Look around and you’d see plenty of grey hairs in Gallagher Way as the sun was fading on an early August evening.
So sure, the kids aren’t flocking to see JJ Grey & Mofro and Blackberry Smoke, but given the nice-sized, yet decidedly older, crowd that assembled on a Thursday night in the shadow of the old ballpark, this is the type of music that still means something, and is worth supporting.
Each of the co-headliners brought a slightly different flavor of the roots-oriented, Southern-tinged rock-and-soul music that minted huge stars 40 years ago, but still refuses to be set down in the years since.
JJ Grey and Mofro’s version comes complete with an earnestness that could damn near put a lump in your throat.
At this point, Grey and the band are certified road-warriors and are putting in the miles and smiles for the pure love of the game. Looking polished and professional in their suits, you need to be committed to a certain image to put up with should be an enormous dry-cleaning bill. But the style is reflective of the sound.
Classy, orchestrated, laid-back and soulful. The act has an undoubtedly retro feel, but in only because the musicians feel this music in their bones and just have to get it out. These guys have seen enough years to put together a greatest hits style set that at times may feel a little dangerous, but still produce a whole lot of lovable.
From Grey’s on-stage monologues to some down-and-dirty horn-driven swamp rock, the band tugs on heartstrings while still pushing the boogie buttons.
But as far as dedication, Blackberry Smoke attire may have outnumbered the Mofro merch and fans were out in force for their earlier set as well.
And they were indeed puttin’ on a show for their die-hards, looking as if they dressed up in Southern Rocker Halloween costumes straight out of central casting -- and going for big crunchy guitar riffs and punchier, more rocking tunes.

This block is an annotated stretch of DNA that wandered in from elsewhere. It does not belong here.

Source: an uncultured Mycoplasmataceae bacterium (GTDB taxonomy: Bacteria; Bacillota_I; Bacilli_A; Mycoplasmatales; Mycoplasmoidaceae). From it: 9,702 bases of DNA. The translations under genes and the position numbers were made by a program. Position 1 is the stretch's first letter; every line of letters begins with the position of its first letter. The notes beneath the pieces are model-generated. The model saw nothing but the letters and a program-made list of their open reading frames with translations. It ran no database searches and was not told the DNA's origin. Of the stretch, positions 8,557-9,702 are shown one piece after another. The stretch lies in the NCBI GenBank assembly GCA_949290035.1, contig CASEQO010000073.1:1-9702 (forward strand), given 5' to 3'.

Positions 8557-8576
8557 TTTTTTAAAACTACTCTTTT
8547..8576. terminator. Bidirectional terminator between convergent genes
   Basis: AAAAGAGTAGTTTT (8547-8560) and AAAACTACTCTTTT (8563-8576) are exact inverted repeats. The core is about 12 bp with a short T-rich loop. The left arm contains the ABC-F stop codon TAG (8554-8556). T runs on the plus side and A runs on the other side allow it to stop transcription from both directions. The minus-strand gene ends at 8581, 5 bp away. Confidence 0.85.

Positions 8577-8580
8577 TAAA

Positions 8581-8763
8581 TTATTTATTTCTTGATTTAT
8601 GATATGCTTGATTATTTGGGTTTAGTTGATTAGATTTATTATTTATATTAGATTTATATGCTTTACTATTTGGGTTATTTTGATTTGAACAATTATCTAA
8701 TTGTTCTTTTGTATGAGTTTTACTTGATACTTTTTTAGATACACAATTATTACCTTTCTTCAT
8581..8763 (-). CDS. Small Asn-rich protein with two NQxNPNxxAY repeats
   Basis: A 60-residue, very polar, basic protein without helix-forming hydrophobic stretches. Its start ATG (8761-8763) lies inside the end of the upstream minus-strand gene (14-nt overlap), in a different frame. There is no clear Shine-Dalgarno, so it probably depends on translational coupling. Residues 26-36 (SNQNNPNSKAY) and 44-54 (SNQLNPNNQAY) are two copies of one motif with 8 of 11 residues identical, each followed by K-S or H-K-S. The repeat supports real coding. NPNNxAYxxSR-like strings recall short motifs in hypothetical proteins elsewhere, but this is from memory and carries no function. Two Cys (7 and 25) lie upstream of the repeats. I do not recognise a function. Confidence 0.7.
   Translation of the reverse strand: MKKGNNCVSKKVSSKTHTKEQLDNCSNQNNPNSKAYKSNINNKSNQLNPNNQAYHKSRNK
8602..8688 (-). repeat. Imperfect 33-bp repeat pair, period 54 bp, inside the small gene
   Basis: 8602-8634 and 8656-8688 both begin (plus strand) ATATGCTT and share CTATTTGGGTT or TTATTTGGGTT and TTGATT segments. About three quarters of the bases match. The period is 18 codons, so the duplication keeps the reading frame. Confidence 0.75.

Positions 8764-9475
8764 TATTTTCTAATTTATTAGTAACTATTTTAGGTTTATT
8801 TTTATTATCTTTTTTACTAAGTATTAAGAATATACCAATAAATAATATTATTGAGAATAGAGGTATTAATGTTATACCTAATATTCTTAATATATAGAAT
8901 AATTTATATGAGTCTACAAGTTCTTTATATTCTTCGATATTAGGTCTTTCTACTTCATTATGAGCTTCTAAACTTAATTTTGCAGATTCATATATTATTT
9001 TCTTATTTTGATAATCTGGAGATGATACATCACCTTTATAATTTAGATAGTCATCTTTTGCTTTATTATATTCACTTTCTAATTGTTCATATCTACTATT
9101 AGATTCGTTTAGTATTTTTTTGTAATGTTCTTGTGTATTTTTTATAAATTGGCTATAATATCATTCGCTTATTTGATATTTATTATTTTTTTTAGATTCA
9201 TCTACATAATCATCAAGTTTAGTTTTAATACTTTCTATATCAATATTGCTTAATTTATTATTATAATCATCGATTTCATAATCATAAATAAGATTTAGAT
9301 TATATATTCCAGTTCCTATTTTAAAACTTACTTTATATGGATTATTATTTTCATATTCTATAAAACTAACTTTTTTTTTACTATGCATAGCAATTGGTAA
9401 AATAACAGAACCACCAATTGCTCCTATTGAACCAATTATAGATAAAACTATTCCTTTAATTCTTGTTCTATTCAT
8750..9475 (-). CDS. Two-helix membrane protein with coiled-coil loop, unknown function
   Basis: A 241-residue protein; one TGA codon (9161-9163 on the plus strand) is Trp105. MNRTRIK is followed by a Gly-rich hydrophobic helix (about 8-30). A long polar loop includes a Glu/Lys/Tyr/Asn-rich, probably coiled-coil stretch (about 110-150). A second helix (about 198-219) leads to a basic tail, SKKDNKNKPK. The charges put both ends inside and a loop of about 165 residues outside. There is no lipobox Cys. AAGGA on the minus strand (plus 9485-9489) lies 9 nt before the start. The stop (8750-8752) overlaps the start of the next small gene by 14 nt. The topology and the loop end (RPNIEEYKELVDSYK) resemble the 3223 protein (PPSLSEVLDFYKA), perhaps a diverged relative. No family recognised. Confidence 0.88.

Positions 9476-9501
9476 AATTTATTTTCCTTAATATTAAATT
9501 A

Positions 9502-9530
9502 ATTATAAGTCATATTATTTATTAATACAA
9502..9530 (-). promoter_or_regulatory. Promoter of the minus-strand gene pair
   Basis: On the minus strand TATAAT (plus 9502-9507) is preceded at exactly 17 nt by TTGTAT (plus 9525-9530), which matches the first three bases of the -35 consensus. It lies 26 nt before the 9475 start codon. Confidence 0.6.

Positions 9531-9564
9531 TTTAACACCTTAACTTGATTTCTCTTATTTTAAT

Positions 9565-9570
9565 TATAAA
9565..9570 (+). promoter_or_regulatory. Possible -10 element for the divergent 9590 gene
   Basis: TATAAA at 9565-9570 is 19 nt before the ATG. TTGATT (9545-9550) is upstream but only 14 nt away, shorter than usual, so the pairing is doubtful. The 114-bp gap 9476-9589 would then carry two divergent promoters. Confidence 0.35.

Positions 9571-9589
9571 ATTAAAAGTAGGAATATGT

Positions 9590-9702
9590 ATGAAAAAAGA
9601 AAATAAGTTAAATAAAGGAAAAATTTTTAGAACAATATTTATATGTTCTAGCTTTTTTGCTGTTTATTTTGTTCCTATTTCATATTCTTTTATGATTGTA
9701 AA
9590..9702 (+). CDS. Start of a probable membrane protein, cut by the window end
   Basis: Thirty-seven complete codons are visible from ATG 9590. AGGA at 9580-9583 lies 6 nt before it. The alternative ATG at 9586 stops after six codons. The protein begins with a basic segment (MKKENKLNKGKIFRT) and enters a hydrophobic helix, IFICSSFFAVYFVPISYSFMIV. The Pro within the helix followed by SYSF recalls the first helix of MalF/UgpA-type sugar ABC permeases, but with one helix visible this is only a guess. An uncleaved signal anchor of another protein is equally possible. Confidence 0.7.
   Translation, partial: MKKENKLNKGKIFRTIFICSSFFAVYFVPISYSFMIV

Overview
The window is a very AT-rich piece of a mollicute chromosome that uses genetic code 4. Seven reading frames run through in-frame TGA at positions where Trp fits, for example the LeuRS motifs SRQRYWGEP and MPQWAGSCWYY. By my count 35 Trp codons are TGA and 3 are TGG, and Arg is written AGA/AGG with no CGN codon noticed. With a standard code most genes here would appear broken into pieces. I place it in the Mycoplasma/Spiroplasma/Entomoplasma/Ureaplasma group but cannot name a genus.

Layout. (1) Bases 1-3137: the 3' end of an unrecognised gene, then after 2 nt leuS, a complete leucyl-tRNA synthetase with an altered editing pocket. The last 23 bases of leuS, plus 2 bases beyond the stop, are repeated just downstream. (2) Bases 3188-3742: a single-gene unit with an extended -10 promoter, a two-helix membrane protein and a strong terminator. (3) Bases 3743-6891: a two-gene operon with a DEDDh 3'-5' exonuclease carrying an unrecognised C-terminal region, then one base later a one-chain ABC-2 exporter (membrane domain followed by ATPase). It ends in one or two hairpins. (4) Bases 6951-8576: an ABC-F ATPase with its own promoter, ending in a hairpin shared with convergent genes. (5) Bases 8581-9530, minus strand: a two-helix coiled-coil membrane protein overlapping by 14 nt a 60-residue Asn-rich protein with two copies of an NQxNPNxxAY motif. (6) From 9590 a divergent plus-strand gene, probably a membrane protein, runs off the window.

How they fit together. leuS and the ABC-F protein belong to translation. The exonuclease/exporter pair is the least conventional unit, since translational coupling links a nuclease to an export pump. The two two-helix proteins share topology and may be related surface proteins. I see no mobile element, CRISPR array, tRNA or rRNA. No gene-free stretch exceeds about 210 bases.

This is a band that has a few tunes with multi-million plays on Spotify, so they’re not necessarily even under-the-radar. They play it bold, aggressive and crowd-pleasingly.
The band just gets up there and grinds-it-out, even dropping a few covers (the snippet of “Scarlet Begonias” was welcome on Jerry’s birthday) to hook the less familiar.
They probably would have a half a dozen chart-toppers in 1978 – so I don’t think I’d be totally surprised if one of those Spotify hits ended up breaking out in the mainstream at one point. Blackberry Smoke is poised and ready for the big time and I’m crossing my fingers that they can make it.
And in true bury-the-lede fashion, I’ve got to say a little about Gallagher Way (formerly The Park at Wrigley), in this first season of ticketed concerts in the space that is just adjacent to the venerable ballpark.
Sure there is a little something "manufactured" about a lawn and temporary stage outside of an MLB stadium, but Wrigleyville itself is something of an adult playground and despite its logistical challenges for many people outside of the city proper, there is an element of fan-friendliness about the environment that is missing at so many Chicago venues.
Take in-and-out-privileges for instance -- it's a feature that I certainly didn’t expect at a Chicago-area venue, but it came in handy during the rain delay between acts, allowing us to seek shelter at a cool neighborhood establishment and make it back just in time for JJ Grey.
While it's location can seem a bit makeshift, the space contains design elements from the iconic park, and represents a truly unique atmosphere to enjoy live music.
First impressions -- this place is a keeper. Although the number of ticketed events will be necessarily limited, the combination of crowd size and general atmosphere provides an atmosphere not found at any other outdoor (or indoor) venue in the city. Let’s see where it goes from here.